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Tin Foil

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posted on Jun, 17 2015 @ 12:11 PM
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Where does this conspiracy theory come from?
What is it actually meant to do?
What's the science behind aliens and tim foil

We laugh about it, but it occurs to me where did this phenomena come from?
Should I unwrap my cats head?




posted on Jun, 17 2015 @ 12:20 PM
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a reply to: zazzafrazz

Is there any science on the properties of tin foil, or aluminum foil? I mean as sheets, on a wall or over a window?
I know for me I have used it to make antennas after getting my novice ham radio license.
But then what type of signals do aliens use? Seems we would detect it?

I wonder if anyone who hears voices has ever tried tin or aluminum foil and if it stopped the voices?
Or does it just help block light mostly?

To me I always assumed it was a paranoid person that needed help getting rid of a perceived outside influence.. Aluminum or tin foil being the most common thing in a typical house that someone might think would work to block electromagnetism of some kind..

My next idea was the entire thing was fabricated to make people who believe in the other, the alien, to be crazy.. Similar to how (was it the CIA) invented the term conspiracy theory/theorists, to then connect people of real knowledge to whackos..


I've never tested to see whether tinfoil would be of any use, not that I would even know how to test such a thing, though I imagine a tinfoil hat would have the opposite effect than what is looked for.. A grounded wall of metal on the other hand may prove more useful.

the Word Short circuit pops into my head.



posted on Jun, 17 2015 @ 12:21 PM
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Observations… Tin foil was used to jam enemy radar, still is. To prevent ripoff utilizing RFID, wrap your iD and credit cards in tin foil. In some circles it is widely held belief that the government is beaming signals all over the earth to manipulate our minds and wearing some metallic shield (like a tin foil hat) can prevent being mind melded. EMP from nuclear weapons is credited for destroying circuits in some weapons tests.


In the movie, Signs, the funniest part of the movie is the kids reading the book about using tinfoil hats to defeat alien mind reading…


Edit: Can't find the video, l ink to images here…
edit on 17-6-2015 by intrptr because: change



posted on Jun, 17 2015 @ 12:23 PM
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a reply to: zazzafrazz


where did this phenomena come from?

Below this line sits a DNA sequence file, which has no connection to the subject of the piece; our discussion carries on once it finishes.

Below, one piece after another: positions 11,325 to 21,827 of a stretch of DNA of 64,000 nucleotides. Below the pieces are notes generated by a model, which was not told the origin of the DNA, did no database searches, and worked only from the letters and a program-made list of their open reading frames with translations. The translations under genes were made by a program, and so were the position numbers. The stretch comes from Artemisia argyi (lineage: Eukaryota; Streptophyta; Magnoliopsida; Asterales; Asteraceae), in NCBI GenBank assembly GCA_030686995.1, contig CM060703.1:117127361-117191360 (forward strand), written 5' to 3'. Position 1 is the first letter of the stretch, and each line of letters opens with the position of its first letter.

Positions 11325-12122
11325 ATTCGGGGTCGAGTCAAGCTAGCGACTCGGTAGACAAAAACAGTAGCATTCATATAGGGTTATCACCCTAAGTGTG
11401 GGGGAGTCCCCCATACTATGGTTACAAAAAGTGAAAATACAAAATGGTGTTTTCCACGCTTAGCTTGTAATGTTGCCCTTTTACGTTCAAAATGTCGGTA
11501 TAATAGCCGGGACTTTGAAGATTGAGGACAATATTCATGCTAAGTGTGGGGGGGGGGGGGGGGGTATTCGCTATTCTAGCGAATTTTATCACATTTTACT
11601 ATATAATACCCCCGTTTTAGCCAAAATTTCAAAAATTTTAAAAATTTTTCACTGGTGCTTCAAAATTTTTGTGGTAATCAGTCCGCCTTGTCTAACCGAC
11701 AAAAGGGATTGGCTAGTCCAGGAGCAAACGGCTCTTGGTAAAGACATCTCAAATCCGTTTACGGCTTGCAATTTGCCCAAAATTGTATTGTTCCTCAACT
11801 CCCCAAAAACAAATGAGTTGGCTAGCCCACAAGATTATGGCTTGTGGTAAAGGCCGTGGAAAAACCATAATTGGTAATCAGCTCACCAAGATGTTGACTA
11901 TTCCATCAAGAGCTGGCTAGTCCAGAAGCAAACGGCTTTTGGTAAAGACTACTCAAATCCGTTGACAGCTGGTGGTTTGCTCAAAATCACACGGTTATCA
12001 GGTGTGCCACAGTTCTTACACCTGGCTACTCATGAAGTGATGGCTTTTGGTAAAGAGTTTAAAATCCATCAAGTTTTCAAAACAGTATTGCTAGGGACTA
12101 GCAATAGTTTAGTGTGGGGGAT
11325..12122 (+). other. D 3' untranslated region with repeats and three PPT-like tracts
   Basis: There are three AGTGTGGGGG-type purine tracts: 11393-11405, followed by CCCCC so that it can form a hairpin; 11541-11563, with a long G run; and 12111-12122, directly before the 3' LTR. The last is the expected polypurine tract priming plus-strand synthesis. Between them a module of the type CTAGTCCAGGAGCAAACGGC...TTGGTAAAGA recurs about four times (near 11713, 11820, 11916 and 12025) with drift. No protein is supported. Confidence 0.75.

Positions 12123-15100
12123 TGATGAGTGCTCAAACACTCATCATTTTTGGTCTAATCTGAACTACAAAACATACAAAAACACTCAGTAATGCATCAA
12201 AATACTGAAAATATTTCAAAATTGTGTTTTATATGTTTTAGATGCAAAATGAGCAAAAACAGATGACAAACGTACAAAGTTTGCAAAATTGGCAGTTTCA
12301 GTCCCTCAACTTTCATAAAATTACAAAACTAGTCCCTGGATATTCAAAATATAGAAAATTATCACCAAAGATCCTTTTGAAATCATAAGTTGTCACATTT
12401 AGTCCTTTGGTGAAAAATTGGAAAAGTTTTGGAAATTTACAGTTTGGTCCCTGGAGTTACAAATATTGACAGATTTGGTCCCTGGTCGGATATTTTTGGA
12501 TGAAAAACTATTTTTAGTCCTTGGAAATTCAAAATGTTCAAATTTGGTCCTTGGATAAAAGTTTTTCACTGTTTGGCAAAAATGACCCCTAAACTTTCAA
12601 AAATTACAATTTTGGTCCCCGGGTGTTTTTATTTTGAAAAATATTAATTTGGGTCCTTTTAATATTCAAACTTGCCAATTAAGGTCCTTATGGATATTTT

This phenomenon is a common symptom of the well-known mental condition paranoid schizophrenia.

It doesn't have to be aliens reading their thoughts. I have a friend in England who believes the local borough council is reading his thoughts, and so are the students living in the flat next door to him.

And he doesn't think tinfoil will help, either.



posted on Jun, 17 2015 @ 12:38 PM
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a reply to: zazzafrazz
The history of the tin foil hat

One story states that the tin foil hat has its origins tied into the opposition of freemasonry when it began in 1717. As the story goes, non Freemasons were suspicious of the brotherhood and believed that the Mason were using forms of mind control on them. They began their own fraternity, called the “Mad Hatters” and upon learning about the protective properties of aluminum foil, they created their own hats made of this substance.


The first recorded use of tin foil hats happened in 1927 as derived from a short story by Julian Huxley entitled, “The Tissue-Culture King” in which the protagonist discovers that “caps of metal foil” will block the effects of telepathy”. This was published in “The Yale Review” in April of 1926.


Keep a roll handy folks. And don't forget your George Nada sunglasses.



posted on Jun, 17 2015 @ 12:41 PM
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a reply to: Klassified

They had Al foil in the 1700 s? :O



posted on Jun, 17 2015 @ 01:04 PM
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a reply to: zazzafrazz


They had Al foil in the 1700 s? :O

Nope. Aluminium (never mind the foil) was only discovered in the early 1800s.



posted on Jun, 17 2015 @ 01:14 PM
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a reply to: intrptr

Here is the movie perhaps you can pinpoint the scene



posted on Jun, 17 2015 @ 01:33 PM
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a reply to: soulpowertothendegree

I liked that movie
Shalaman is hit and miss, but with signs i got scared
Especially that one scene where the tall alien is caught on video for the first time.



posted on Jun, 17 2015 @ 01:49 PM
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The concept of a tin foil hat for protection against interference of the mind was mentioned in a science fiction short story by Julian Huxley, "The Tissue-Culture King", first published in 1927, in which the protagonist discovers that "caps of metal foil" can block the effects of telepathy.

Wikipedia: tinfoil hat

ETA: I see now that klassified already posted this.